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I've written quite a long C# program using Linq to Sql and my data are stored in an MDF file located near my program's EXE. A part of my program has a form for backing up the database files simply by copying the MDF and LDF files into a user-specified folder.

However if I query the database and then try to replace the original files with the backups, I'll get the file open in another process exception as expected! The problem is that I don't know how to close the MDF file in the SqlServer instance.

I'm pretty new to Linq to Sql and I let the Visual Studio's wizards to handle most of the job! So I'm sorry in advance if anything I'm trying to do sounds stupid! :D

Any help or suggestion for better programming methods for my case is greatly appreciated.

  • Is this a permanently-attached database using SQL Server, or a single-instance database using SQL Server Express? – Aaronaught Oct 29 '10 at 20:40
  • It's a single instance database using SQL Server Express. The program is not supposed to be running all the time or on several computers at once. – M2X Oct 30 '10 at 10:47
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This may not work for your needs, but you might want to consider switching your application to use Sql Server Compact Edition ("SqlCE") instead of Sql Server (proper). It sounds like you're using the database as essentially a backing file for your application, which isn't really the intended purpose of Sql Server. SqlCE is designed specifically for this kind of thing, and works great on the desktop. You can easily close your connection to SqlCE and manipulate the SDF file like any other file (what you're trying to do with the Sql Server MDF file, unsuccessfully).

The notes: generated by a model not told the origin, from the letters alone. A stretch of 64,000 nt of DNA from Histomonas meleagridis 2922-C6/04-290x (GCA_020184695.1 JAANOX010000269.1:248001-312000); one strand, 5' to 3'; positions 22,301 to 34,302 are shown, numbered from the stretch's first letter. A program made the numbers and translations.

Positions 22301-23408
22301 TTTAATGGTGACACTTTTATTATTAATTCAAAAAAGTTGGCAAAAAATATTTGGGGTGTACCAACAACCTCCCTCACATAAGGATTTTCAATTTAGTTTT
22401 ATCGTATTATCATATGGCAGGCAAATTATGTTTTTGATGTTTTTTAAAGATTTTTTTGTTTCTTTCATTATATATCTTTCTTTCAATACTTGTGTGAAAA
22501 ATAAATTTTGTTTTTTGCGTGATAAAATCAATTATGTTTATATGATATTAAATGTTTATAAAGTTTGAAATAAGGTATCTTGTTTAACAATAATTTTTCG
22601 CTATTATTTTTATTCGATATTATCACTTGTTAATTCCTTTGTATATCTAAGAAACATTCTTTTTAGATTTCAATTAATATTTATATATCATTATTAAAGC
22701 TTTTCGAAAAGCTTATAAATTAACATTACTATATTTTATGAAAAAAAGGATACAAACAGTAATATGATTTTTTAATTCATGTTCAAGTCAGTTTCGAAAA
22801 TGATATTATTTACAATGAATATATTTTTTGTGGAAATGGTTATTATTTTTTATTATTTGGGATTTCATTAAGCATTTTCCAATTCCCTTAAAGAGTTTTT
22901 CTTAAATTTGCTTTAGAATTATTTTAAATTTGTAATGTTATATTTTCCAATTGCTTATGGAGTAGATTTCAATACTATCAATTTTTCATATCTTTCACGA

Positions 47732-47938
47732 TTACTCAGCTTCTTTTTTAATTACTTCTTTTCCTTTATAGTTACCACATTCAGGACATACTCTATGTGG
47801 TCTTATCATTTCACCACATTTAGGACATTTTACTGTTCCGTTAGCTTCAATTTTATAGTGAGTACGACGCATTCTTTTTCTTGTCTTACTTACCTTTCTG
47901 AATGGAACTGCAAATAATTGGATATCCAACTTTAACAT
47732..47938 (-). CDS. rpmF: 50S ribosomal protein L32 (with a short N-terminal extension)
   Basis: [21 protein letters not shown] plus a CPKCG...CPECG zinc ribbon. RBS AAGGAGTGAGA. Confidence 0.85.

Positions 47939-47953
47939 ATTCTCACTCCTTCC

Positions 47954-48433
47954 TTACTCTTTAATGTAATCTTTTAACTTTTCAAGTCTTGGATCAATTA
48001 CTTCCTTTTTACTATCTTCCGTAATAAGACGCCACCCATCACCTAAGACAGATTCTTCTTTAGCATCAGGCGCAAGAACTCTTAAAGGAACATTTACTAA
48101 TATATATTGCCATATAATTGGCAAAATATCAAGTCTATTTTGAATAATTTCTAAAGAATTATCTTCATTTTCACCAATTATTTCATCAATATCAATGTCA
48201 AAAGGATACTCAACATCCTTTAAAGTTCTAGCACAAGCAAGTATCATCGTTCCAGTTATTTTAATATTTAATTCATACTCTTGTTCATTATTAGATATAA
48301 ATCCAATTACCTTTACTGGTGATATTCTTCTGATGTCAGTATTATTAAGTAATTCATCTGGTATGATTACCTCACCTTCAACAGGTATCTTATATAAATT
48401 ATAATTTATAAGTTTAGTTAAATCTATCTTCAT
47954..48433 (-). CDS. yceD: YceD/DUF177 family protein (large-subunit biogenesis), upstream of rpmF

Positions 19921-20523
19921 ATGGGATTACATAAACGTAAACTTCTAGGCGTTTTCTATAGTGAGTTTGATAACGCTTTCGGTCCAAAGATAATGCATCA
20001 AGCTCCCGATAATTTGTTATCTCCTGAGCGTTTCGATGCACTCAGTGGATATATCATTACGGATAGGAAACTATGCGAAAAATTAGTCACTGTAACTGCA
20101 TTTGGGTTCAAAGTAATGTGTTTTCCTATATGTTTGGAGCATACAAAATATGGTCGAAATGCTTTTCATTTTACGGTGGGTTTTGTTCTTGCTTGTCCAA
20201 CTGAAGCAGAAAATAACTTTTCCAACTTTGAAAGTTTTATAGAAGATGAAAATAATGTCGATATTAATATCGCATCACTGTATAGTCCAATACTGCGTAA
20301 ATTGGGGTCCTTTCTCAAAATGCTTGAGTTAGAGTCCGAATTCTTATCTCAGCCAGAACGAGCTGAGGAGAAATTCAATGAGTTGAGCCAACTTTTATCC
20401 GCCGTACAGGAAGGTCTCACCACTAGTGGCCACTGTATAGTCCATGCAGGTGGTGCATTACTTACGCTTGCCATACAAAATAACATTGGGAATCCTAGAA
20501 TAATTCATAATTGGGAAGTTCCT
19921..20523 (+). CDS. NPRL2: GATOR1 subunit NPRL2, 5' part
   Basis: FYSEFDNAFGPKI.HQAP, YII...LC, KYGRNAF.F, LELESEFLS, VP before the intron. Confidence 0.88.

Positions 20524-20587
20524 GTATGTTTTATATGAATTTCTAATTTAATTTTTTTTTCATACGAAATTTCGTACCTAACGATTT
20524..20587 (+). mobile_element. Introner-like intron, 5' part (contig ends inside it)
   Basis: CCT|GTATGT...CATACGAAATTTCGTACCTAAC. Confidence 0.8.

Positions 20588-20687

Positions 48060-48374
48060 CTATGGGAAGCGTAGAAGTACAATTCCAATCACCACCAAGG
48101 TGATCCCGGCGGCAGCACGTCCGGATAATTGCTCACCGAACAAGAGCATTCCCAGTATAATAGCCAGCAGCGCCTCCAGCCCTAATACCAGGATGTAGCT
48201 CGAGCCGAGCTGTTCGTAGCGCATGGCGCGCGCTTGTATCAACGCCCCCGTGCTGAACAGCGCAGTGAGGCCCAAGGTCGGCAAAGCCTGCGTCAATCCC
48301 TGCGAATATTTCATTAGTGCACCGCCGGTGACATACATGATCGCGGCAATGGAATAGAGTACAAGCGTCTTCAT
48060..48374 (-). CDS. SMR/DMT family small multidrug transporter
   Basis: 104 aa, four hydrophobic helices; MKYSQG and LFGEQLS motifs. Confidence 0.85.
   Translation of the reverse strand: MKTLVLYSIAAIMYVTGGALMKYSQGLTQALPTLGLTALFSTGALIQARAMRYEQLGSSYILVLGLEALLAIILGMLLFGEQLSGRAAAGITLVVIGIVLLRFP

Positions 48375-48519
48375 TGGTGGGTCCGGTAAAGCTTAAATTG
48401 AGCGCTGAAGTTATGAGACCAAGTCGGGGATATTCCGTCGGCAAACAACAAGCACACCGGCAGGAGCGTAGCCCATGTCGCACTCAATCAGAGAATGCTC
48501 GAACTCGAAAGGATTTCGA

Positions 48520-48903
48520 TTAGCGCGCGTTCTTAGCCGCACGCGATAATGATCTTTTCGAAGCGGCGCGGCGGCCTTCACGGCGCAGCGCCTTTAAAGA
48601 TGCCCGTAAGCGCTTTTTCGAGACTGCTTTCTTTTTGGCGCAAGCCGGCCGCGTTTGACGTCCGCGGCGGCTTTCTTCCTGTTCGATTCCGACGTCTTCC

Update: This looks like what you need:

USE master 
GO 
ALTER DATABASE YourDatabaseName 
SET OFFLINE WITH ROLLBACK IMMEDIATE 
GO 

(from this answer)

  • Nope! The database plays an important part in my application. The application is supposed to manage all the accounting and ordering needs for a fairly small company. That's why I couldn't think of anything better than SQL Server Express. SQLite or SQLCE were not an option for me. – M2X Oct 30 '10 at 10:50
  • It looks like from SQL Management Studio you can type alter database my_database_name set offline. I'm not sure how this could be done programmatically, however. – MusiGenesis Oct 30 '10 at 11:01
  • FYI, SqlCE can handle extremely large sets of data in a highly performant manner. It's not really thread-safe, however, so the only thing that would make it unsuitable for your purposes would be if you had multiple instances of your client EXE attempting to write to the same SDF file at the same time. – MusiGenesis Oct 30 '10 at 11:05
  • Thanks for the answer. I didn't know SqlCe can handle large ammount of data. Regarding the above query, how should I actually use it with my LinqToSql classes? Sorry if it seems a dumb question! Like I said, I'm new to L2S... – M2X Oct 30 '10 at 12:10
  • @M2X: Sorry, I don't know Linq at all. I think the statement could be directly executed using ADO.NET (with a SqlCommand object). – MusiGenesis Oct 30 '10 at 20:21
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You need to stop the SQL server or take the database offline before copying the files.

  • Thanks, but how am I going to do that? And how can I restart SQL Server after replacing the file? – M2X Oct 30 '10 at 10:52

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